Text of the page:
#### You may also like

Four vehicles travelled on a road with constant velocities. The car overtook the scooter at 12 o'clock, then met the bike at 14.00 and the motorcycle at 16.00. The motorcycle met the scooter at 17.00 then it overtook the bike at 18.00. At what time did the bike and the scooter meet?

### Pentagonal

Can you prove that the sum of the distances of any point inside a square from its sides is always equal (half the perimeter)? Can you prove it to be true for a rectangle or a hexagon?

### A Scale for the Solar System

The Earth is further from the Sun than Venus, but how much further? Twice as far? Ten times?

# Speed-time Problems at the Olympics

##### Stage: 4 Challenge Level:

Lane 1:

The required speed to qualify is $\frac{100\mathrm{m}}{11.29\mathrm{s}}=8.86\mathrm{ms}^{-1}.$ This is $8.86\times\frac{3600}{1600}\mathrm{mph} = 19.9\mathrm{mph}$. This is a similar speed to a bus travelling in a built-up area, but of course the bus will continue at this speed for much longer!

Lane 2:

Shelly-Ann Fraser-Pryce travelled at a speed of $\frac{100\mathrm{m}}{10.75\mathrm{s}}=9.30\mathrm{ms}^{-1}.$ If she had continued at this speed until the athlete running at the qualifying speed had finished (an extra $11.29\mathrm{s}-10.75\mathrm{s} = 0.54\mathrm{s}$), she'd have ran an additional $5.02\mathrm{m}.$

Well done to Annabelle from Saint Martns, Brendan from Colfe's School and Zoe, Abigail, Ella and Amy from Queen Elizabeth High School who found this!

Lane 3:

When Usain Bolt crossed the finish line in $9.58\mathrm{s}$, Shelly-Ann Fraser-Pryce would still have $10.75\mathrm{s}-9.58\mathrm{s} = 1.17\mathrm{s}$ to run, meaning she would be $1.17\mathrm{s}\times9.30\mathrm{ms}^{-1}=10.88\mathrm{m}$ behind.

(These calculations assume they run at their average speed throughout the race, which is certainly not the case, as the athletes take several seconds to get to full speed. However, these figures should give an acceptable approximation.)

Lane 4:

Your $200\mathrm{m}$ time depends on lots of factors including age, gender and fitness, but a good ballpark figure would be $30\mathrm{s}$. After Usain Bolt finishes in his world record time of $19.19\mathrm{s}$, you'd still have $\frac{10.81}{30}\times200\mathrm{m}=72\mathrm{m}$ left to run! (Again, we're assuming constant speed throughout the race.)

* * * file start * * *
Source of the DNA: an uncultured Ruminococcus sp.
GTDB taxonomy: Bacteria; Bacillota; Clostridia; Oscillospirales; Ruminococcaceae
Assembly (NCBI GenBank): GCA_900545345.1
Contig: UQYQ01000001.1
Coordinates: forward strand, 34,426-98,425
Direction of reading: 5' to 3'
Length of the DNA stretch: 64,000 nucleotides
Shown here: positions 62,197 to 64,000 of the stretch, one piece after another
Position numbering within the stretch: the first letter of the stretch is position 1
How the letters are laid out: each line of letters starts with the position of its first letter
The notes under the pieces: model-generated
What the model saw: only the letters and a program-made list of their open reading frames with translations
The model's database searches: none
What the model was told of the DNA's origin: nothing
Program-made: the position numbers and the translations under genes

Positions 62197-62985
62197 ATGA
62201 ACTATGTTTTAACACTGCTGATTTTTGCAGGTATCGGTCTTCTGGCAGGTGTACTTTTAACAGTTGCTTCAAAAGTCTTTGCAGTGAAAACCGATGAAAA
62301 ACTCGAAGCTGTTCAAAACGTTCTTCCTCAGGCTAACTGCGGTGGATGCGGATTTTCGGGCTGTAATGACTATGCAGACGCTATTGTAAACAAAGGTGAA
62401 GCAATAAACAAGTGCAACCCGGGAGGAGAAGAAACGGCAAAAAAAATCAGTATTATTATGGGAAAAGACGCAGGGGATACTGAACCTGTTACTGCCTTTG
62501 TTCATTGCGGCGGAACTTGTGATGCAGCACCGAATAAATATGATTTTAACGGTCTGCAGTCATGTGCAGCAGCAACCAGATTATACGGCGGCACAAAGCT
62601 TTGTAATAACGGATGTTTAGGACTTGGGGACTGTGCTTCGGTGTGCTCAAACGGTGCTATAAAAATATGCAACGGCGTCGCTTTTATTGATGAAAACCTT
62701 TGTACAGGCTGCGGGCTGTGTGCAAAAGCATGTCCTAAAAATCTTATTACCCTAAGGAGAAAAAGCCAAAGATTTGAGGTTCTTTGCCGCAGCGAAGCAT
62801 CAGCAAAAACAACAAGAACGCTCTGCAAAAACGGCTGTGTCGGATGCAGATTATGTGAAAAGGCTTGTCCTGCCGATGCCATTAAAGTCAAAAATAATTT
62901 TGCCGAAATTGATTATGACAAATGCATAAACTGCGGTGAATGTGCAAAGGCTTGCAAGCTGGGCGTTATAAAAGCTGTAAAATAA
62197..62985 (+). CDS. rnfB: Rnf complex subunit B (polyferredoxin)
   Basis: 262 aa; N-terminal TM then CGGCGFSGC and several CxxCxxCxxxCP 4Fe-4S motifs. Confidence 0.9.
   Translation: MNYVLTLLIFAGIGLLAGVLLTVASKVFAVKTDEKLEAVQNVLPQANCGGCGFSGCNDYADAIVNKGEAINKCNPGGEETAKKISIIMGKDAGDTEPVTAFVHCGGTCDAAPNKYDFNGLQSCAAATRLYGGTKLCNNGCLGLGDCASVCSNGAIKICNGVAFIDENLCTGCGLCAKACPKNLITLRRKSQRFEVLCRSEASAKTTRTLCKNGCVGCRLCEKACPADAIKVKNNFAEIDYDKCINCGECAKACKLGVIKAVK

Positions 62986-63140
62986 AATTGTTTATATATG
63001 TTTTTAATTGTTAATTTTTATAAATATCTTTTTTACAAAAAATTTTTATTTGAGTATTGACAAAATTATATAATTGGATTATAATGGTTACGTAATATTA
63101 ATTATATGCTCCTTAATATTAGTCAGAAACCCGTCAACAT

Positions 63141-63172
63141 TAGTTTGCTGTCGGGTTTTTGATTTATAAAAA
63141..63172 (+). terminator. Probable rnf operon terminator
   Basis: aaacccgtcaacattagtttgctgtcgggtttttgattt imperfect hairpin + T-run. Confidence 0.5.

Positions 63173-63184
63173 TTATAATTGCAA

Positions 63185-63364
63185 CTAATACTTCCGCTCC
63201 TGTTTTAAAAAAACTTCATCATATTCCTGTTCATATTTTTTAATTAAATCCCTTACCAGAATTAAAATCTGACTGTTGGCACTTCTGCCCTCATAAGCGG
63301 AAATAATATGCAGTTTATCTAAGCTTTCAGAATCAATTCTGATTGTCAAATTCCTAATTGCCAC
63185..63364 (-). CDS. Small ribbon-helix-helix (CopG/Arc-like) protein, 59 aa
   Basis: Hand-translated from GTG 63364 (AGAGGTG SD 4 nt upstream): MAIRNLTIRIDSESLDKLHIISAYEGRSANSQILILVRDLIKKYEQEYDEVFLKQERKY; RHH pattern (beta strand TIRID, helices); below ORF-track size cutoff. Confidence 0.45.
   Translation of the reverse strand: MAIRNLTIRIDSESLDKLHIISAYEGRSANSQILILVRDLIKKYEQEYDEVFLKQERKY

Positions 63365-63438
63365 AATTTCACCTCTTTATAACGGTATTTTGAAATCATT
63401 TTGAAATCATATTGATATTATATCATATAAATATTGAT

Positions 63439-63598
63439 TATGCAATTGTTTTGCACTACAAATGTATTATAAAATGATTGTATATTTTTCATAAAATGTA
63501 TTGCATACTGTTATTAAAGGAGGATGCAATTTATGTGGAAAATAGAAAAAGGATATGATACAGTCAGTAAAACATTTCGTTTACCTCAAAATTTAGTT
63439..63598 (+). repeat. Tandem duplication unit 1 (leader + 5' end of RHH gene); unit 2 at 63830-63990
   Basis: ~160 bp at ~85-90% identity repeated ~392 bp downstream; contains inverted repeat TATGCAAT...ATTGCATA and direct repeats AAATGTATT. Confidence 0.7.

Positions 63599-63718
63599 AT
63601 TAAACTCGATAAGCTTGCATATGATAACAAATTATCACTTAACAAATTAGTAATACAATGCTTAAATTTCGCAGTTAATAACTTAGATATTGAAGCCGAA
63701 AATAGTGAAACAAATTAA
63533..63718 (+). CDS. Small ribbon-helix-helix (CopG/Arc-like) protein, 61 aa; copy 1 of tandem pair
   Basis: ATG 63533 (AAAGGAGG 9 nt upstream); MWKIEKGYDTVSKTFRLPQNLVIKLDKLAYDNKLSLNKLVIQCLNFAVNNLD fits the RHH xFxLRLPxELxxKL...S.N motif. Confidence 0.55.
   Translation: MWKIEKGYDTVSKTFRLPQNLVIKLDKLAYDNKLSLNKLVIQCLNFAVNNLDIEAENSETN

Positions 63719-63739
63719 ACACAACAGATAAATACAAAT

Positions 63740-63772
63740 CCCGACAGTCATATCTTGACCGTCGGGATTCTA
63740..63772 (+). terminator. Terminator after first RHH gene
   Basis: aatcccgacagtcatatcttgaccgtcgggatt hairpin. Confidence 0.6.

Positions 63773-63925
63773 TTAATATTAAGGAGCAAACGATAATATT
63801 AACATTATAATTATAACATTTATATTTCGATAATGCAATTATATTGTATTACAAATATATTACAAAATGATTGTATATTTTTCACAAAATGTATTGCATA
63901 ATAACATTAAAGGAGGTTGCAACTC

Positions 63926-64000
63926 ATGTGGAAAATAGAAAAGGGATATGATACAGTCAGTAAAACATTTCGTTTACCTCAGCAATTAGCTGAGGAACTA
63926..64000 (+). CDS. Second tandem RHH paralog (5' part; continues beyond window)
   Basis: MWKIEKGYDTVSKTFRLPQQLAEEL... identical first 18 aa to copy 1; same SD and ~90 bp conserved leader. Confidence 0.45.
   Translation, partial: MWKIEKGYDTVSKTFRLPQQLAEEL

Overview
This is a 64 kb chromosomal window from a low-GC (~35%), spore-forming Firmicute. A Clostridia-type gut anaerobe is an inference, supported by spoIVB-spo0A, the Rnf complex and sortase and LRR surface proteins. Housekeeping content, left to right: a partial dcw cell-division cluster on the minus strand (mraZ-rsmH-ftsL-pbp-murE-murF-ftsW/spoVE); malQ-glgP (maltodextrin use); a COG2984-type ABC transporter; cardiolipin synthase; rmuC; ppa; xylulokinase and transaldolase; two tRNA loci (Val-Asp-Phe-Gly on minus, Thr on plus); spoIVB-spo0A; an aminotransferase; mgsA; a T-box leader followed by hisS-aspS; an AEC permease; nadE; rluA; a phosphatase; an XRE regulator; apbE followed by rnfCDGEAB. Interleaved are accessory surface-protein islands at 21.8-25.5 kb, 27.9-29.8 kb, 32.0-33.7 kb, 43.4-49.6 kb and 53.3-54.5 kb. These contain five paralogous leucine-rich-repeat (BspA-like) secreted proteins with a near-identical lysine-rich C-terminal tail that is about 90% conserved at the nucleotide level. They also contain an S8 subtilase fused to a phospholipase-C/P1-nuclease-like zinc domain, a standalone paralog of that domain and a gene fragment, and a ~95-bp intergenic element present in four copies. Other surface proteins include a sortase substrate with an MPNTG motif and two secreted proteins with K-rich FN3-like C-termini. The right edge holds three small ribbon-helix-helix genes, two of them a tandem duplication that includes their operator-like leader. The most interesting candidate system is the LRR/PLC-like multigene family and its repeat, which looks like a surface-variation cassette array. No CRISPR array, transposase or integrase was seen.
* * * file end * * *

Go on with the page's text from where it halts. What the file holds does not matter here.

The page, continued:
Well done to Richard from Wilson's School who managed to get up to this part!

Lane 5:

Suppose on the flat rowing lake, the crew take $210\mathrm{s}$ $(3\colon 30)$ to row $1\mathrm{km}$. Overall, the time for their $2\mathrm{km}$ race is $420\mathrm{s}$ $(7\colon 00)$. This corresponds to a speed of $4.76\mathrm{ms}^{-1}$, which we're assuming is the same in both directions and throughout the race.

Suppose on the River Thames, the tide makes the boat go $x\; \mathrm{ms}^{-1}$ faster than before on the downstream section, and $x\; \mathrm{ms}^{-1}$ slower than before on the upstream section. The overall time for this race is  therefore $\left(\frac{1000\mathrm{m}}{(4.76-x)\mathrm{ms}^{-1}}+\frac{1000\mathrm{m}}{(4.76+x)\mathrm{ms}^{-1}}\right)\mathrm{s}$.

If $x=1$, the overall time on the Thames is $439.3\mathrm{s}$, $19.3\mathrm{s}$ slower than the race on the lake. However, if $x=0.2$, the overall time is $392.8\mathrm{s}$, $27.2\mathrm{s}$ faster than the race on the lake.

Lane 6:

Velodromes for the Olympics are allowed to measure $250\mathrm{m}$, $333.3\mathrm{m}$ or $400\mathrm{m}$ in length.  We'll assume $400\mathrm{m}$ to simplify the calculations. Assuming half of this distance is along the home and back straights along which there's no difference which line you take, there's $200\mathrm{m}$ around the $180^{\circ}$ turns where the position on the track is important. If we assume the cyclist on the blue line travels $400\textrm{m per lap}$, then the radius of the semicircular sections is $\frac{100}{\pi}\mathrm{m} =31.8\mathrm{m}$. Cyclist B will therefore travel $200\mathrm{m}+2\times\pi\times(31.8-1)\mathrm{m}=393.7\mathrm{m}$ and cyclist C $200\mathrm{m}+2\times\pi\times(31.8+2)\mathrm{m}=412.6\mathrm{m}$.

Track cyclists try to cycle as close to the inside of the track as possible in order to minimise the distance travelled. However, if they do this they can end up 'boxed-in' by other cyclists; this is one of the other factors that should be considered.

Lane 7:

Assuming a lane is $1\mathrm{m}$ across, the sound from the starting pistol only has to travel $8\mathrm{m}$ to reach the athlete in lane 8. This takes approximately $\frac{8\mathrm{m}}{340\mathrm{ms}^{-1}} = 0.02\mathrm{s}$, much less than an average human reaction time, so doesn't give anyone a significant advantage. Firing the gun from the centre of the track by lane 4 would halve the time before the sound has reached everyone, but this isn't necessary.

Lane 8:

The speed of sound is around $340\mathrm{ms}^{-1}$ (amongst other things, it depends on altitude and air temperature). Estimating that the crowd is $100\mathrm{m}$ from the podium, the sound will take $\frac{100\mathrm{m}}{340\mathrm{ms}^{-1}}=0.29\mathrm{s}$ to reach them.

A geostationary satellite used for communications has an altitude of around $36000\mathrm{km}$. Radio signals (which move at the speed of light) will take around $2\times\frac{3.6\times10^7\mathrm{m}}{3\times10^8\mathrm{ms}^{-1}} = 0.24\mathrm{s}$ to travel to and return from the satellite.

It seems the two delays are similar, although this calculation neglects any delays in the process of transmitting the signal, either on earth or by the satellite, and also neglects any time spent by the digital radio decoding the signal.